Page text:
Introducing Tennis

So when do you introduce tennis? And how is it mixed with everything else? I think tennis can be introduced when kids are as young as four or five. You can introduce tennis to them with small rackets and restricted balls that don't bounce as high. And you can start to develop great swing paths with a young child. But that should be done in short bursts. And then you can play other sports and work on balance and have fun and run around. And that can all be part of a tennis program.

And when does specialization start? I think specialization starts when a child wants it to. It shouldn't be forced from above. Ultimately the players that are successful have passion and love for the game. When the child indicates, whether it's in words or in deeds, that they want to be a tennis player that's when you can specialize. Typically this happens when the child is 10 or 11 or 12. That's when you can find a coach who can help lead the way and help develop a plan.

Roddick and Fish played high school basketball together.

At the start, technique can be over emphasized because players are growing and their bodies are changing. Their center of gravity is changing. So if you're working on technique exclusively during this time you're actually teaching against nature. Different errors are going to be popping up all the time because of coordination issues and the fact that the length of limbs is changing.

During growth spurts you have to accept the fact that technique will almost tend to disappear. When that is happening, it tells you that you should work on technique a lesser percentage of the time. Now you can work start to work on competitive skills and tactical understanding. The young player can start to understand offense, defense, neutralization, and how patterns fit into their style of play. They can do this because cognitively they have reached a point where they can start putting those things together. Again, this is based on a model of development in which you understand the beginning and the end. This makes what you teach and when and why really important.

I think if you start intensive specialized tennis training before 10, 11, 12 you're running the risk of burnout, a risk of the young player ending up not enjoying the game. If you start at age 6 and that's all you do there is a real risk of burnout from the research that we see. Many pro players played other sports through high school.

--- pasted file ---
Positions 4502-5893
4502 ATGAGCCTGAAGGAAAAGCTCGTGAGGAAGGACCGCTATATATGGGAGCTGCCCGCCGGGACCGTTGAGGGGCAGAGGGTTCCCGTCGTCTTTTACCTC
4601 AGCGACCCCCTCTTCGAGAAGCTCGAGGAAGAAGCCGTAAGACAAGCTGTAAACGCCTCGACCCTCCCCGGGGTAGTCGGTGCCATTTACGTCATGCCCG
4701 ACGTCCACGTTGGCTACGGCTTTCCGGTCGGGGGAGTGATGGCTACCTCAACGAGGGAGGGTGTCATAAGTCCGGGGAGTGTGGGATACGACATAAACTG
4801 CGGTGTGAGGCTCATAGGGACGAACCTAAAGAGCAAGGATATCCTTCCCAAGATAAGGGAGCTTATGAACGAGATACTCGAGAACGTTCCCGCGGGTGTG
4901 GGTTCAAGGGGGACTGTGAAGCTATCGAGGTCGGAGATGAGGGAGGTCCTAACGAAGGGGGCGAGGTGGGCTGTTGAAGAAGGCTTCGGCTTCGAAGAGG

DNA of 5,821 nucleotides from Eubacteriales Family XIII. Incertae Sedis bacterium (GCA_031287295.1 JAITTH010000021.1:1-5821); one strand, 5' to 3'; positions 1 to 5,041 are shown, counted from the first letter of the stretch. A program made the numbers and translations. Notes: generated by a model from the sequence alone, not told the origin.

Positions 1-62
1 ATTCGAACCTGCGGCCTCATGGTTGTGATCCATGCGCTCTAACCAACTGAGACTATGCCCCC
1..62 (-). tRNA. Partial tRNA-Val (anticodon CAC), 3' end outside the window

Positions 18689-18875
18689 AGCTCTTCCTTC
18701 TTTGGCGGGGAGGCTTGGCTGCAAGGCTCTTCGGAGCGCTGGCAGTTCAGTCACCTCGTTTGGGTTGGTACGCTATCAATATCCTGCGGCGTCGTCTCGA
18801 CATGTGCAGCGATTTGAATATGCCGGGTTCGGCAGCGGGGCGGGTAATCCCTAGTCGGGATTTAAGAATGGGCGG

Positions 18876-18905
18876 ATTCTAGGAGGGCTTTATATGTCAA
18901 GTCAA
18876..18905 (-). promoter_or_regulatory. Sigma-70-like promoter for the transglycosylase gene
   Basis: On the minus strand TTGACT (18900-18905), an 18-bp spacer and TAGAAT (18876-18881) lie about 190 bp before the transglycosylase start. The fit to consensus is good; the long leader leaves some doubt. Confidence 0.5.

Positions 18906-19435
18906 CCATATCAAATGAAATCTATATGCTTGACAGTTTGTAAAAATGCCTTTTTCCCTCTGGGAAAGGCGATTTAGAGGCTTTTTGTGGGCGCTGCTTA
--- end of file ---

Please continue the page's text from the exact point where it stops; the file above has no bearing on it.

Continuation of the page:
Andy Rodick and Mardy Fish played high school basketball together. John McEnroe played soccer and never played tennis year round until he went from the qualifying to the Wimbledon semi-finals. These players had other outlets. For young women players it's the same. We did a parent study and found that elite junior players participated on average in three other sports or more during their early years in tennis, and even on through high school. Again, the implication is that it is important to do multiple sports to develop athletic ability as fully as possible.

Paul Lubbers, PhD is the Director of USTA Tennis Coaching Education. He is responsible for overseeing the USTA high performance coaching program, which has trained hundreds of elite American coaches based on the latest research in the sports sciences and advanced video filming and analysis techniques. He is a member of both the USPTA and PTR and speaks internationally at teaching and coaching conventions. His articles have been published by tennis organizations around the world.

Before coming to the USTA, Paul was a working teaching pro for 5 years in Atlanta, Georgia. He was also a Division 1 college tennis coach for 8 years at the University of North Carolina, Greensboro, where he received his PhD in exercise and sports science. He lives in Key Biscayne and is known as the finest bonefish fisherman among active teaching pros in South Florida.